Former Roman Catholic priest Daniel C. Clark has pleaded guilty to two charges of sexually abusing boys in Bullitt County under an agreement that could spare him further time in prison.
Clark was scheduled to face a retrial beginning today on two counts of first-degree sexual abuse after the Kentucky Supreme Court overturned his original conviction in 2003.
He already had served nearly four years of his 10-year sentence before the court overturned the conviction, citing errors the trial judge made in instructions to the jury and in allowing testimony from a previous victim of Clark.
Under the plea agreement, Clark would serve probation for the remainder of his sentence, Bullitt Commonwealth's Attorney Michael Mann said.
Clark also would have to register as a sex offender.
The agreement, which Clark entered last Wednesday, must be approved by Bullitt Circuit Judge Rodney Burress at a sentencing hearing.
After the Supreme Court ruling, Clark was moved from the Kentucky State Reformatory near La Grange to the Bullitt County Jail, where he was bailed out in July on a $10,000 cash bond posted by John P. Maloney of Louisville, the brother of late Roman Catholic Bishop Charles G. Maloney.
Mann said he didn't know Clark's current address but said he might be out of state.
Mann said that, while he'd "like to see somebody who's been convicted of something like this serve as much time as possible," he agreed to the deal based on the victims' wishes.
"Based on our discussion with the family, the victims in the case, there was a strong desire on their part to keep a low visibility on this thing," Mann said.
He also cited the Supreme Court's ruling that he could not present a witness at retrial who had been instrumental in Clark's 2003 conviction.
Neither of the Bullitt victims or their families could immediately be reached for comment.
Clark was one of the priests at the heart of the scandal of sexual abuse by clergy in the Roman Catholic Archdiocese of Louisville.
He was accused in 19 lawsuits against the archdiocese, including one filed on behalf of the Bullitt County boys. The archdiocese eventually settled all the cases.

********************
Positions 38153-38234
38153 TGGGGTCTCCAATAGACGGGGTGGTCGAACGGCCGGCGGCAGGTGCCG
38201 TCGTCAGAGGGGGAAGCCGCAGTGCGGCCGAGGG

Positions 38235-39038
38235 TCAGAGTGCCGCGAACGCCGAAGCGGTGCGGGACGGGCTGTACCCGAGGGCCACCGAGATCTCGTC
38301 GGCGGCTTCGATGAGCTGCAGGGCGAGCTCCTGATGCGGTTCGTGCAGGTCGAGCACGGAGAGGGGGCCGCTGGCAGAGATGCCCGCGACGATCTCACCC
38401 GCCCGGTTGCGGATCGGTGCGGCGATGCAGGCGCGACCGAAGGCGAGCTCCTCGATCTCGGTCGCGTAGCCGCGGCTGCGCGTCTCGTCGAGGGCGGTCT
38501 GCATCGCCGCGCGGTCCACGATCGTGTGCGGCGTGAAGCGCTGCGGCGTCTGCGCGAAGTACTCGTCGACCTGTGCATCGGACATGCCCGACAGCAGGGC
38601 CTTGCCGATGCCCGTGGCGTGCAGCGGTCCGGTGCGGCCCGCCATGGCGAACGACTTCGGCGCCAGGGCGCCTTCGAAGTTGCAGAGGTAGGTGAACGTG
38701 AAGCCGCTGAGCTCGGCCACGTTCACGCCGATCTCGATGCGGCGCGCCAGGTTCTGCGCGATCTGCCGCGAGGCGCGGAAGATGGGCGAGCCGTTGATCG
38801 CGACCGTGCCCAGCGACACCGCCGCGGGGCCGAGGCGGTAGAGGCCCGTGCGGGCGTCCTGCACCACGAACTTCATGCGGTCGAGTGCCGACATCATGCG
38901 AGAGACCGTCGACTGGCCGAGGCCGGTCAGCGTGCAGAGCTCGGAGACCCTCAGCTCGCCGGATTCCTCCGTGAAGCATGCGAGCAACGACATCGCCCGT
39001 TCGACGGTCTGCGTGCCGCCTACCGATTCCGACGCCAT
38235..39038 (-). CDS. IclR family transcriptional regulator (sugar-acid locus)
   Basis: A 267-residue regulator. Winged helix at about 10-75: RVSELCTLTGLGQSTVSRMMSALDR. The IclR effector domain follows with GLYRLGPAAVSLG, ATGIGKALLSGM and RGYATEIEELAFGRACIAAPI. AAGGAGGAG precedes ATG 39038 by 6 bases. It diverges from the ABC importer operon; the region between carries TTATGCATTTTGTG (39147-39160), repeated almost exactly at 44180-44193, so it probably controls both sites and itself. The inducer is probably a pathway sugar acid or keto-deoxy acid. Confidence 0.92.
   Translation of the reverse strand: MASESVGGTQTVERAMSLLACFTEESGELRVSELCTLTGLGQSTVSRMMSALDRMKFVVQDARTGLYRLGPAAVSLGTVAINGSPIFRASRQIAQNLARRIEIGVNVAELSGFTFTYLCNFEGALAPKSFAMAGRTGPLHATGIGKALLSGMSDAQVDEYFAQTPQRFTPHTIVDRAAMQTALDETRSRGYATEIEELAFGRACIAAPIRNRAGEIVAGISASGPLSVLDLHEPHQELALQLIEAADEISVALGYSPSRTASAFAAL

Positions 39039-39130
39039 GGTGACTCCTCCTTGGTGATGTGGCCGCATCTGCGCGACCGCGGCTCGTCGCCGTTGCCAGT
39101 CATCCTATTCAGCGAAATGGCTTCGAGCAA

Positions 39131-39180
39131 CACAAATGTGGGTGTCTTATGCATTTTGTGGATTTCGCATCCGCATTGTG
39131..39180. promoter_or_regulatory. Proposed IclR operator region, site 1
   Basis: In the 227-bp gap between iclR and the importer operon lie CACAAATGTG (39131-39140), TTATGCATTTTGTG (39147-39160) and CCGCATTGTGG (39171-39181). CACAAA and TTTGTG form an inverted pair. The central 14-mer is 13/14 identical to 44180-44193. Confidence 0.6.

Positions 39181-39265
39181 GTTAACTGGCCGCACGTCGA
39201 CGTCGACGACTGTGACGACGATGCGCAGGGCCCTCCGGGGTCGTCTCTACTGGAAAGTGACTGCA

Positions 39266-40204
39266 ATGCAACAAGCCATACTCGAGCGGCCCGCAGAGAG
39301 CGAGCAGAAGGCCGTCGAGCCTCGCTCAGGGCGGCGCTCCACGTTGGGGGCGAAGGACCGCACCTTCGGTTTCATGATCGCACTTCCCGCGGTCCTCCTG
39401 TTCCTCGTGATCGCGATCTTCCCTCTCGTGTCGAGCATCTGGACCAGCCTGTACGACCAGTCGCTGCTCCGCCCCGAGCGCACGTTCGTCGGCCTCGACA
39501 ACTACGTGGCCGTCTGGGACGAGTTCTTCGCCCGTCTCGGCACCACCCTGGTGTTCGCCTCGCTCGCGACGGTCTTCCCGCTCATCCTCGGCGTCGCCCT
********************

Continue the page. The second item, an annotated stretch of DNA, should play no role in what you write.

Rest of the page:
The archdiocese paid nearly $30 million in settlements and other expenses involving hundreds of cases in which more than three dozen priests and other church workers were accused.
Clark was accused of repeatedly fondling the two Bullitt County boys between 1999 and May 2002.
After his conviction, he was sentenced to the maximum penalty of two consecutive five-year terms.
The Supreme Court ruled in May that Judge Thomas Waller erred by giving improper instructions to the jury and in allowing the previous victim, a man victimized by Clark more than a decade earlier, to testify at Clark's trial.
Though Clark had previously been convicted of sexual abuse and sodomy in 1988, he remained a priest until 2004, when he was removed by the Vatican after it approved stricter rules on abusers in the priesthood.
Because Clark's 1988 conviction took place before the establishment of Kentucky's sex-offender registry, he was not required to register his whereabouts.
The victim in the earlier case testified during the Bullitt County trial in 2003.
The Supreme Court ruled that the testimony was prejudicial, prompting the jury to make an unwarranted assumption about Clark's guilt.
Courts generally limit testimony from victims whose cases are not currently being tried unless the testimony could demonstrate specific facts, such as the defendant's identity or pattern of behavior in committing a crime.
The Supreme Court also ruled that Waller gave "seriously flawed" instructions to the jury because he didn't give them the option of convicting Clark on second-degree abuse in the case of the older of the two boys.
The older boy turned 12 during the time the abuse occurred, according to the charges.
State law dictates that fondling children under 12 is a first-degree felony but a second-degree misdemeanor for minors 12 and up.
The latter charge carries a lesser penalty and can only be prosecuted within 12 months of the offense, while felonies have no statute of limitations.
Victims' advocates are trying to change state statutes to make all sexual abuse of minors a felony.
Barbara Dorris, an outreach director for the national group Survivors Network of those Abused by Priests, said in a statement: "While we are grateful that … Daniel Clark's victims will be spared the ordeal of a trial, we are worried that he may molest again. Kids are safest when serial predators are jailed."
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